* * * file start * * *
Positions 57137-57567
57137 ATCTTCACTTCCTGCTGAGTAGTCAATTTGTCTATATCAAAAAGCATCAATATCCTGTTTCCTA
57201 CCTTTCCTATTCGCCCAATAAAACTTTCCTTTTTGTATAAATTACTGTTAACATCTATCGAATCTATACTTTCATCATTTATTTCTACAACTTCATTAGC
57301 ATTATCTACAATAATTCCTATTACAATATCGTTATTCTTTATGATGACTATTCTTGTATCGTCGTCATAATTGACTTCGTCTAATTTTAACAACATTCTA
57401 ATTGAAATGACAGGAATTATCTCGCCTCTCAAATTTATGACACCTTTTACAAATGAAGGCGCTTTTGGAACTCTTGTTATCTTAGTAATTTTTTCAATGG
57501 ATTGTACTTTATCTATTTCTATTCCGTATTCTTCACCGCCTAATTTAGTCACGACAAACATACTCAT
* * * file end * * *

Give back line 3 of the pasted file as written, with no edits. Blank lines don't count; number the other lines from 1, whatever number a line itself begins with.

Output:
57201 CCTTTCCTATTCGCCCAATAAAACTTTCCTTTTTGTATAAATTACTGTTAACATCTATCGAATCTATACTTTCATCATTTATTTCTACAACTTCATTAGC